Hollywood on the Harbour

Australian talent was much in evidence at last week's Oscar nominations. Will Fox's grand plans develop or exploit it?
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With a Golden Globe firmly in one hand, Cate Blanchett now has an Oscar within the grasp of the other. Last week, Blanchett received a Best Actress nomination for her performance in Shekhar Kapur's Elizabeth. Should she win - and the Globes are the nearest thing to a reliable form guide to the Oscars - she will become the first Australian woman to take an Academy Award for a leading role.

The day after the Globes, Blanchett appeared on the front of every newspaper in the country. And she's not Australia's only representative on Planet Hollywood. Rachel Griffiths has been nominated as Best Supporting Actress for Hilary and Jackie. Geoffrey Rush, who was named Best Actor for Shine in 1997, is up for Best Supporting Actor for his comic role in Shakespeare in Love. And Best Director may well be Peter Weir, for The Truman Show. On hearing of her fellow-Australians' nominations, Blanchett remarked, "Per capita, we must have the highest proportion of nominees than any other country. It's pretty incredible."

America has always had the power to make small foreign film industries glow inordinately in the face of its patronage. But the American-Australian relationship is less one-sided than it used to be. As Australia goes to Hollywood, so Hollywood is coming to Australia.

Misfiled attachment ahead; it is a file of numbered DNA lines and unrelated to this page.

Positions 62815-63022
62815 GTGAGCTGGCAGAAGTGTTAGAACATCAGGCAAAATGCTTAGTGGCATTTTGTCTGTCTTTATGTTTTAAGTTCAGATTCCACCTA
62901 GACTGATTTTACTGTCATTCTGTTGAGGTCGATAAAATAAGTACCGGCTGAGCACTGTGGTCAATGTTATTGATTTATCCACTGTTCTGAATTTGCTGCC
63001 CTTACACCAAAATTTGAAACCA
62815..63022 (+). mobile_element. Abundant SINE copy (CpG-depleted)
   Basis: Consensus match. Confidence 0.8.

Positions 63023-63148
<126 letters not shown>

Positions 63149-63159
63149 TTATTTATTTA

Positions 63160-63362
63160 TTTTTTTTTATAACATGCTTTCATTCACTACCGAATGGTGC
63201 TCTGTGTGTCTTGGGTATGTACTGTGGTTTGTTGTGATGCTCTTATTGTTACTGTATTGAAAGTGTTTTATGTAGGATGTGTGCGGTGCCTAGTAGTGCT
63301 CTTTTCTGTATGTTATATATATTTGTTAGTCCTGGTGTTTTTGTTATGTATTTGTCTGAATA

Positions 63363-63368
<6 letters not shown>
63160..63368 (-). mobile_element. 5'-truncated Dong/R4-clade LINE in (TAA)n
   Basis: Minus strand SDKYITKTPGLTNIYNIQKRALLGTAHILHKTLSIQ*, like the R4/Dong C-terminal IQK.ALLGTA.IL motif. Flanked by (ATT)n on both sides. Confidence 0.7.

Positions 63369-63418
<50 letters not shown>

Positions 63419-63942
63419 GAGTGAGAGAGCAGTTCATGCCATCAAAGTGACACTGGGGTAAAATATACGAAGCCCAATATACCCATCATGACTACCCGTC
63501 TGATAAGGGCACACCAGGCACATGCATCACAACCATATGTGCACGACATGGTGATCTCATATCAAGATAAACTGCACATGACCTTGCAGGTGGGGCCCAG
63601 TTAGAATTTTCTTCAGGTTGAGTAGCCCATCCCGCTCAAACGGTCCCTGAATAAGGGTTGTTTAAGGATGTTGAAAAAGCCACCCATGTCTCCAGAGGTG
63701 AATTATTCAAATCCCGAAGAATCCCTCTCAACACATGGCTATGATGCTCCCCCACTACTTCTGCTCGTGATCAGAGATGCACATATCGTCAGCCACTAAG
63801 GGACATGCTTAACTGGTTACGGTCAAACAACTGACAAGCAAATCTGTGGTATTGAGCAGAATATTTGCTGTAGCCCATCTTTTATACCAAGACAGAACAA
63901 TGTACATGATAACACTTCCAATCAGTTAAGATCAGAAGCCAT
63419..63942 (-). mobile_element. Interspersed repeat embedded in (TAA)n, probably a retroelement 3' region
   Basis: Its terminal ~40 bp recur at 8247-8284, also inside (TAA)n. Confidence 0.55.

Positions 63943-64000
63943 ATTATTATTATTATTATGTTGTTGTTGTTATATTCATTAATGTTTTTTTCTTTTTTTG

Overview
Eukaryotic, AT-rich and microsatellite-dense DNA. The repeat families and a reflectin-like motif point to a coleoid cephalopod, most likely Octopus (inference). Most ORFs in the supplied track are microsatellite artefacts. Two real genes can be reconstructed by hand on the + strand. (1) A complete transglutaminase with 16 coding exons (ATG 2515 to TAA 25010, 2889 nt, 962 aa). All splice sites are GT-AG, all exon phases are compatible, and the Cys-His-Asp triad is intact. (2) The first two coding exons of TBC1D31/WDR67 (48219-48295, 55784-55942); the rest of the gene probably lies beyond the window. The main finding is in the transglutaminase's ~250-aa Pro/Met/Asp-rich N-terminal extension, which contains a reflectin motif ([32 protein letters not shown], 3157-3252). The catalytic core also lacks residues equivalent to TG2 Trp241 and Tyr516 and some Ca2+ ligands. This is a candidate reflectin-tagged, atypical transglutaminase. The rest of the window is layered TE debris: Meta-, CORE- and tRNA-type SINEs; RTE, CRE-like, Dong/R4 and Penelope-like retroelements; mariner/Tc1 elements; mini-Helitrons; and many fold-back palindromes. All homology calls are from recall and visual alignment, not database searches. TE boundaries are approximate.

Specifically, it's coming to Sydney, which Rupert Murdoch envisages as "Hollywood on the Harbour". Murdoch has more than a passing interest here: his News Corp, which controls the 20th Century Fox in the US, opened an Au$200m film studio in Sydney last year. Fox Studios Australia is the largest film production centre outside Los Angeles, and is already attracting blockbusters. Babe: Pig in the City was made here in 1998; and George Lucas has booked the sound-stages for both the remaining parts of his Star Wars trilogy. The Jim Henson Company is currently shooting a 35-part sci-fi series, Farscape. Both Mel Gibson and Baz Luhrmann, director of Strictly Ballroom and William Shakespeare's Romeo + Juliet, have long-term deals.

FOX is not the first studio to be built in Australia, but it is the first that can rival LA for size, scope and technology. The complex has six state-of-the-art sound-stages and ample post-production space: Spectrum, Sound Firm and Animal Logic, the three leading Australian specialists, have already relocated. The site has a large backlot: the house and street Babe stayed in when the pig went to the city still stand there. And a large entertainment complex is being built, with two cinemas, several concert venues, a skating rink, a circus, markets, shops and restaurants. Baz Luhrmann and Barrie Kosky, the avant-garde theatre director, are devising the studio tour.

From the moment it was first discussed, however, Fox Studios has been controversial. Originally, opposition centred on its proposed location: the old Sydney Showground, since 1881 the home of the Royal Agricultural Society. Its 28 hectares of open space was a treasured part of the city's heritage.

And more contentious still was the announcement, in 1994, by the then Prime Minister of Australia, Paul Keating, that the Showground site would be awarded to Fox without a formal tender process. Keating was quoted as privately saying that this was a way of "gouging something out of Rupert" and that he had got Murdoch "to give something back to Australia". But with an election looming, the agreement was interpreted as a political deal between the premier and the country's largest media proprietor. Critics - heard loudly in the non-Murdoch press - attacked the cosiness of the deal, its secrecy (the exact extent of the government's investment was not revealed) and the idea that public money should be used to finance what was essentially a private property deal.